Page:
Photovoltaic solar is now the concern of utilities and the nation’s biggest energy companies.

At the GTM solar summit in Phoenix last week, GTM CEO Scott Clavenna probed planners for insights into the industry’s future.

“We look at solar as a way to build clean generation and help our customers save money on the cost of their electricity and meet their sustainability goals,” offered power giant Constellation Energy’s Senior Vice President of Green Initiatives Michael D. Smith. 

“With the RPS in California beginning in 2002 to 2003, we have a lot of wind and some biomass,” said J.C. Thomas, Regional Manager of investor-owned utility San Diego Gas and Electric (SDG&E), who continued, “We’re now starting to see the solar roll in on a larger scale.”

With solar’s growth, Thomas said, “We are ground zero for all its effects. One of the effects we’re seeing is the significant cost shift that’s occurring once you start net metering and the other customers are picking up the tab. It’s a serious issue.”

“We haven’t found a profitable way to invest in solar,” said Matthew Barmack, Calpine Corporation Director of Market and Regulatory Analysis, the panel’s cynic. “If you have it figured out, let us know. We’ve been through bankruptcy once before.”

On Thomas’ concern about net metering, Barmack noted that it “takes money away from conventional generators and gives it back to load. Theft is very profitable if you can get away with it.” Calpine follows solar “pretty closely,” he added, but “until the utilities start looking much harder at the operating characteristics of some of the different types of renewable resources, geothermal will not beat PV or wind.”

“Our solar business is not small, is not passive and is not pessimistic,” replied mega-player NRG Energy’s Senior Vice President for Sustainability, Strategy and Policy, Steve Corneli. “We look at solar as one of the key competitive power sources of the next decade.” But, he said, that does raise “some challenging issues about how we get from here to there.”

Clavenna asked the panel to compare wind and solar.

“Solar has advantages,” Corneli said. Wind is most productive at night, while solar “has the bulk of its production in or around the middle of the day or a little later, [and] power is worth more in the daytime.”

Solar also “has the great advantage of being close to major load centers, and the potential for distributed solar is extremely high,” Corneli said. “Today, you can put it on rooftops and parking lots and football fields and unused lands. Tomorrow, with advanced technologies, it will be in building materials, it will be on road surfaces, it will be sort of everywhere.”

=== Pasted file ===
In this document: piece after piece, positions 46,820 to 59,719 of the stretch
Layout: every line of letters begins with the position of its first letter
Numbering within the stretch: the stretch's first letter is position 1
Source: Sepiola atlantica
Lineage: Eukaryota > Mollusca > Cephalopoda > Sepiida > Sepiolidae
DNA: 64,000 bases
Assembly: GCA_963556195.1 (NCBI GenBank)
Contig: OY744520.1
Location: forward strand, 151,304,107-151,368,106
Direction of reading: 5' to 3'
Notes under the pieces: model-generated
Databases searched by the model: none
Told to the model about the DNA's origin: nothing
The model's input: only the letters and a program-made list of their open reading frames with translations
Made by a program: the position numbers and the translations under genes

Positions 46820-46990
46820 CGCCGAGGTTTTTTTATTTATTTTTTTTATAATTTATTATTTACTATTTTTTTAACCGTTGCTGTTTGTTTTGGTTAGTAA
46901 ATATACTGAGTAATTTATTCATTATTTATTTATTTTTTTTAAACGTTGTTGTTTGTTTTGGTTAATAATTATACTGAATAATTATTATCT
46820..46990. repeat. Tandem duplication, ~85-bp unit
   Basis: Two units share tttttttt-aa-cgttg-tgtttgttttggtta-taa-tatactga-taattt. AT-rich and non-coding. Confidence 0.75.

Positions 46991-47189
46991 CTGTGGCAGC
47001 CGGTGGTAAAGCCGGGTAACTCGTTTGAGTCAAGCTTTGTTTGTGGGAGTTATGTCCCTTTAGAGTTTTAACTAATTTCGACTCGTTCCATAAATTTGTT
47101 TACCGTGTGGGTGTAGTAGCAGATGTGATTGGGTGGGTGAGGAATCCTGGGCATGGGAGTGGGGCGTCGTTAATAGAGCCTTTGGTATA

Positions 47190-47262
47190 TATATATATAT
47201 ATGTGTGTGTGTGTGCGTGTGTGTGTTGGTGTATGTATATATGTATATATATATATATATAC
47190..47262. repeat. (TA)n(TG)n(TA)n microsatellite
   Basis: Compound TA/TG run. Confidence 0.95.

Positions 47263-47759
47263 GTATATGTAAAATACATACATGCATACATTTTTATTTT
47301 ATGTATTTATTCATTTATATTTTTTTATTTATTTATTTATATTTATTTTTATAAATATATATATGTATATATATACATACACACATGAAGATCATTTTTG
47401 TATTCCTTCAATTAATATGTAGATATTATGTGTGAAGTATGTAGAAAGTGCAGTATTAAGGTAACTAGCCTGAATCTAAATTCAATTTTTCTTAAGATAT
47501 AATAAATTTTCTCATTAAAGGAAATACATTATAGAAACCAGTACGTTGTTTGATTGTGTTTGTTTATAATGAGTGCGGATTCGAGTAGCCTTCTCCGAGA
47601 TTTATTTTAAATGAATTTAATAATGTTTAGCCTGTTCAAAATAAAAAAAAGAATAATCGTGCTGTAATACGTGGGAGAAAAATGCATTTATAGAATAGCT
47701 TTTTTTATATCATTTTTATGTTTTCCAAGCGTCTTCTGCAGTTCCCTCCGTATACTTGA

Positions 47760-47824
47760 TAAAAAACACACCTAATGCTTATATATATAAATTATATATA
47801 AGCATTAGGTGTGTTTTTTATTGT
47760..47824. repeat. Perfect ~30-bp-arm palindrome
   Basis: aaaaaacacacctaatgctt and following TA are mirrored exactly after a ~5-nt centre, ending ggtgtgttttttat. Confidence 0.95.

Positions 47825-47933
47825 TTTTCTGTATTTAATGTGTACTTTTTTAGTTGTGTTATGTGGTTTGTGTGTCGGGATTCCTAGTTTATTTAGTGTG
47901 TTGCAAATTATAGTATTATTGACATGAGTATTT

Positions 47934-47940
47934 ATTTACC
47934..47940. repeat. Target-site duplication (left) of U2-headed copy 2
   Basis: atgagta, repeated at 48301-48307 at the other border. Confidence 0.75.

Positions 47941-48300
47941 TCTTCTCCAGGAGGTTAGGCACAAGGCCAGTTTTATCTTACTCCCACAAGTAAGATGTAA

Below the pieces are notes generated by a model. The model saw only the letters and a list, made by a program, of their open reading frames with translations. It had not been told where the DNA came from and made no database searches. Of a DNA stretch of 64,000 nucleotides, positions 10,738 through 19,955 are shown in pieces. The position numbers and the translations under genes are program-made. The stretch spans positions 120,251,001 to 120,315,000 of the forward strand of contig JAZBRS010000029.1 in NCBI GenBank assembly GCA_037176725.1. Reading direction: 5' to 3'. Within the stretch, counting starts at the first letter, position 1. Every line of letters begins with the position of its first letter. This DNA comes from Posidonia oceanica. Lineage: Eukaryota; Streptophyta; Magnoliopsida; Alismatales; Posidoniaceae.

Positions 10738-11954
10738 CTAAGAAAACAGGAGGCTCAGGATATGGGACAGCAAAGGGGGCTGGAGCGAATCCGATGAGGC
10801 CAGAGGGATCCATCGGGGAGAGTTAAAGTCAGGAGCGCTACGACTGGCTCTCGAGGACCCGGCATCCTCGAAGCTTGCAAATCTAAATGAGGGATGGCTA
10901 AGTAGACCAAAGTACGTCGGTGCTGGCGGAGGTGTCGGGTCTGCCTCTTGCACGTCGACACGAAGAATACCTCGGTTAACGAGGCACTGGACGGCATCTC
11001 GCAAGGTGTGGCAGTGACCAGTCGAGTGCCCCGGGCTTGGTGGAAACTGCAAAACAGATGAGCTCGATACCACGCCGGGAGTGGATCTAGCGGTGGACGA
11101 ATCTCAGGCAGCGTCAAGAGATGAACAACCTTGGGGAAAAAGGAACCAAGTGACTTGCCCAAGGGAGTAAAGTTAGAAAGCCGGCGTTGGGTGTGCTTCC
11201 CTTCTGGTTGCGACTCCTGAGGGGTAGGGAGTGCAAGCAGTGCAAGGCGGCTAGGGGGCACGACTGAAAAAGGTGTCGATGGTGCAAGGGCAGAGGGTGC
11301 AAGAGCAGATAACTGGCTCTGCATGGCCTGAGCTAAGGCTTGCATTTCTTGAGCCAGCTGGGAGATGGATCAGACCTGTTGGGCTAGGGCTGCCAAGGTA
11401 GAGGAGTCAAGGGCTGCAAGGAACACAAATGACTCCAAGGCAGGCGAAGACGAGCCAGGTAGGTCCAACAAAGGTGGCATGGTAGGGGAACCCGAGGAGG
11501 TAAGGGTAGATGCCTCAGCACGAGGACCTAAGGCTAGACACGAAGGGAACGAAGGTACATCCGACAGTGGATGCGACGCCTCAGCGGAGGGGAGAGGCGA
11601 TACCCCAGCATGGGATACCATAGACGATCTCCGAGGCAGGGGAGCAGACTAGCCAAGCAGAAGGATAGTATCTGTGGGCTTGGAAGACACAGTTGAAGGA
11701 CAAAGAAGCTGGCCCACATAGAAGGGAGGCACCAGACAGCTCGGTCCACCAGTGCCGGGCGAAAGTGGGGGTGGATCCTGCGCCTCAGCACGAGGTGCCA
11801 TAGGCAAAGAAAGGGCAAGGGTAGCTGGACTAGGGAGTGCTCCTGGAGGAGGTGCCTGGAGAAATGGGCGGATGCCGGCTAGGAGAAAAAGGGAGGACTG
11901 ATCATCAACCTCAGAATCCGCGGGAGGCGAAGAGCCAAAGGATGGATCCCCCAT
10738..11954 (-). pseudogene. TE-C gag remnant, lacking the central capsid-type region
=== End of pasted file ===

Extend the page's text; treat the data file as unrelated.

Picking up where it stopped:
Smith said there is a place for both. “Wind tends to produce more from a single grid connection and solar tends to be more distributed and provides a lot of grid flexibility and functional flexibility.”

Thomas noted that San Diego’s peak load is moving to later in the day, when solar without storage becomes “a lower value resource” to his utility. As to wind’s nighttime production, he said, “we’re trying to lead the way in San Diego to electric vehicles and that excess energy resource will be available to charge those cars at night.”

“Off-peak markets can become saturated with wind energy,” Barmack said, and solar both fails to help system operators with “load peak” and causes them trouble with its “huge ramps.” But “some resources,” he added without mentioning geothermal’s 24/7 output, “can actually be controlled.”

Clavenna asked if renewables standards or solar’s competitiveness is driving their business decisions.

“Investments have to stand on their own and make good sense,” Smith said. “The RPS informs business decisions, but is only one factor.”

“It’s the RPS,” SDG&E’s Thomas said. “Everything rolls up into that.”

“The RPS helps us find a buyer for the things we’re developing and building on the supply side,” said Corneli. Policy, he explained, “has been and continues to be instrumental in doing what we do to compete, to innovate, to figure out how to bring costs down and get projects done quicker, to improve the bankability [and do] the things that are driving the cost down.” When NRG invests in solar, “we think about the current return,” he said, “but we also think about the future where it is going to be a technology of choice.”

Clavenna next asked about the role of storage.

SDG&E expects to be testing “eight storage devices by the end of this year,” Thomas said. “We see a lot of opportunity there but we don’t have a price signal to help that market mature,” he added. “Why would you put in a battery storage device if you’re getting those services -- net metering and balancing -- at no cost from the utility?”

“If we fast-forward to this conference five years from now," Smith predicted, “half of the agenda is going to be storage.”

“When it is cheaper to have batteries in your house than it is to build a peaking plant and it is cheaper to put solar on your roof than it is to build a combined-cycle unit,” imagined Corneli, “it will be just hugely transformative and it really calls for redefining of the role of the grid and the distribution system.”

Tags: advanced technologies, balancing, bankability, bankruptcy, biomass, building materials, business decisions, california, calpine corporation, cars, clean generation, constellation energy, conventional generators, cost shift, distributed solar